Both MDFT and IP reduced the rate of externalising and internalising symptoms and improved family functioning among adolescents with a cannabis use disorder. MDFT outperformed IP in decreasing the rate of externalising symptoms. Contrary to common beliefs among therapists in parts of Western Europe, the 'coerced’ adolescents did at least as well in treatment as the self-referred adolescents.
MDFT shows promise as a treatment for both substance use disorders and externalising symptoms.
Trial registration
ISRNCT: ISRCTN51014277
doi:10.1186/1471-244X-14-26
PMCID: PMC3930296  PMID: 24485347
MDFT; Cannabis use disorder; Adolescents; Family therapy; Externalising behavioural symptoms; Family functioning; Europe
2.  Cocaine Addiction Treatments to improve Control and reduce Harm (CATCH): New Pharmacological Treatment Options for Crack-Cocaine Dependence in the Netherlands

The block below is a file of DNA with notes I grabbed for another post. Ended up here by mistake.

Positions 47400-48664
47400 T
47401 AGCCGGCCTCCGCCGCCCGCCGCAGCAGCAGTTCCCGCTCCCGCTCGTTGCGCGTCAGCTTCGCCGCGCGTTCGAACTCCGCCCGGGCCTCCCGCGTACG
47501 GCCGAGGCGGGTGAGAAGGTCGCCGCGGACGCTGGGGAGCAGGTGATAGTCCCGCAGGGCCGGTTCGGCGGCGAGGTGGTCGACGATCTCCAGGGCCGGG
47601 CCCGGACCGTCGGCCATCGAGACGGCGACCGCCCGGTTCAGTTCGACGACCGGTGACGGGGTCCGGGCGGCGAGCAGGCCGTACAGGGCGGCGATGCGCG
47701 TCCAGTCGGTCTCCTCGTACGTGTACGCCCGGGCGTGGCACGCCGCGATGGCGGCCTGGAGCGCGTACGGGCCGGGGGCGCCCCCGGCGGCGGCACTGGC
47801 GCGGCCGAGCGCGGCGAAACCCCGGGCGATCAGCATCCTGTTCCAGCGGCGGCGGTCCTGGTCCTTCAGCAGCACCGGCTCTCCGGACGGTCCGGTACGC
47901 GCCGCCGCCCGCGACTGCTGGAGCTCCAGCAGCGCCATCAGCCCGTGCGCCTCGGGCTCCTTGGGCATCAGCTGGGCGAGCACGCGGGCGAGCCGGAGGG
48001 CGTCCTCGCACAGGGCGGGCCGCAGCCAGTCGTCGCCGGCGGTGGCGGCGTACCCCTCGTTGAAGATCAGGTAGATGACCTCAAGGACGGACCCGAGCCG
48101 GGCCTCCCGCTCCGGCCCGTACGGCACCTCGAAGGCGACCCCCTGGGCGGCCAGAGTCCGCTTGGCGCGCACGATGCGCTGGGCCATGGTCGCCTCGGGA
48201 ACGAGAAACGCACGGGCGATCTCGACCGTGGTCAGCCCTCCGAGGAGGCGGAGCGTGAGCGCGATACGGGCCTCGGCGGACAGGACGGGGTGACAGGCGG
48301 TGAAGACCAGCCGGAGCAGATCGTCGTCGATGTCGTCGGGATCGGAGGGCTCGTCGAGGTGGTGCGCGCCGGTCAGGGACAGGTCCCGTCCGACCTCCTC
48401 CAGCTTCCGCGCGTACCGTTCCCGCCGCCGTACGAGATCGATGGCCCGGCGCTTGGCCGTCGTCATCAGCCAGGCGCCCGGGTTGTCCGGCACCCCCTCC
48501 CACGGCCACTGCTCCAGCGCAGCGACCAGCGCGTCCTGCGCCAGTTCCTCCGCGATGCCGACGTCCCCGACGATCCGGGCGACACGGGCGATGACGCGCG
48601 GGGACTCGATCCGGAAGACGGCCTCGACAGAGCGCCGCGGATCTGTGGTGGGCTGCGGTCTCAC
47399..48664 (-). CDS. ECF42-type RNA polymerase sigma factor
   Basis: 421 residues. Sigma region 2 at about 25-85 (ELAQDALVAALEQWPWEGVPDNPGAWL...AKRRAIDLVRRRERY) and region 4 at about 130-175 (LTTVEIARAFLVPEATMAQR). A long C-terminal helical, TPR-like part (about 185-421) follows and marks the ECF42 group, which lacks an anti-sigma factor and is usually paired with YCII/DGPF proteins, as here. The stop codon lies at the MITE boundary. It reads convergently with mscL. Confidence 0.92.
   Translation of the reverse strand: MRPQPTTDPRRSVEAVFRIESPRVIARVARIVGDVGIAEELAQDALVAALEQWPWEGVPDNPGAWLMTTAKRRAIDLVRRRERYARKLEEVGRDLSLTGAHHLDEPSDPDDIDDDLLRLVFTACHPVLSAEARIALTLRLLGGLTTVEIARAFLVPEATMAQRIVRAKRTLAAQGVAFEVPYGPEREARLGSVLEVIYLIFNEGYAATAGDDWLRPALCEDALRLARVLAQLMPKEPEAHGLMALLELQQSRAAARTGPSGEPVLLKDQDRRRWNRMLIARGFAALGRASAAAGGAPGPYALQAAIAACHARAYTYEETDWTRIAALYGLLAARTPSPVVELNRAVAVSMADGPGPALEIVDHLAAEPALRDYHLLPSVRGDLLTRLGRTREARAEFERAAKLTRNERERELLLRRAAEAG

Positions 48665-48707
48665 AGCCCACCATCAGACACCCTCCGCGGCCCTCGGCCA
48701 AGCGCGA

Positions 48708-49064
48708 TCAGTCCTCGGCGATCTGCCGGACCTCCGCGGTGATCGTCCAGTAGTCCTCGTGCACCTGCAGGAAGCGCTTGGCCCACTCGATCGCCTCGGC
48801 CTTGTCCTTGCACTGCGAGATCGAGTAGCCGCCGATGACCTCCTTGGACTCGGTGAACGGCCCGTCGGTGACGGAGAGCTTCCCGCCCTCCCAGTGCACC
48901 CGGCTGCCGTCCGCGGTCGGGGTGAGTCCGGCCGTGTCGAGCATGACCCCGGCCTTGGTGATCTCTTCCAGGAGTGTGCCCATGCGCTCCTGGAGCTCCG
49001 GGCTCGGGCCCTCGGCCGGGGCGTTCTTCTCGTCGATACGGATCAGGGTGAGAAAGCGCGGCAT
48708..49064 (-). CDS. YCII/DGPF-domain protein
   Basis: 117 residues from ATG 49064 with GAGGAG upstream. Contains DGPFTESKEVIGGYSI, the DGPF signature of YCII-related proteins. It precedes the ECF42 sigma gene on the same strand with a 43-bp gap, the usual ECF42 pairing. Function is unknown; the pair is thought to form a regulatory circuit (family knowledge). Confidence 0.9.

BMC Psychiatry  2011;11:135.
Background
Cocaine, particularly in its base form ('crack'), has become one of the drugs of most concern in the Netherlands, being associated with a wide range of medical, psychiatric and social problems for the individual, and with significant public order consequences for society. Available treatment options for cocaine dependent users are limited, and a substantial part of the cocaine dependent population is not reached by the addiction treatment system. Psychosocial interventions for cocaine dependence generally show modest results, and there are no registered pharmacological treatments to date, despite the wide range of medications tested for this type of dependence.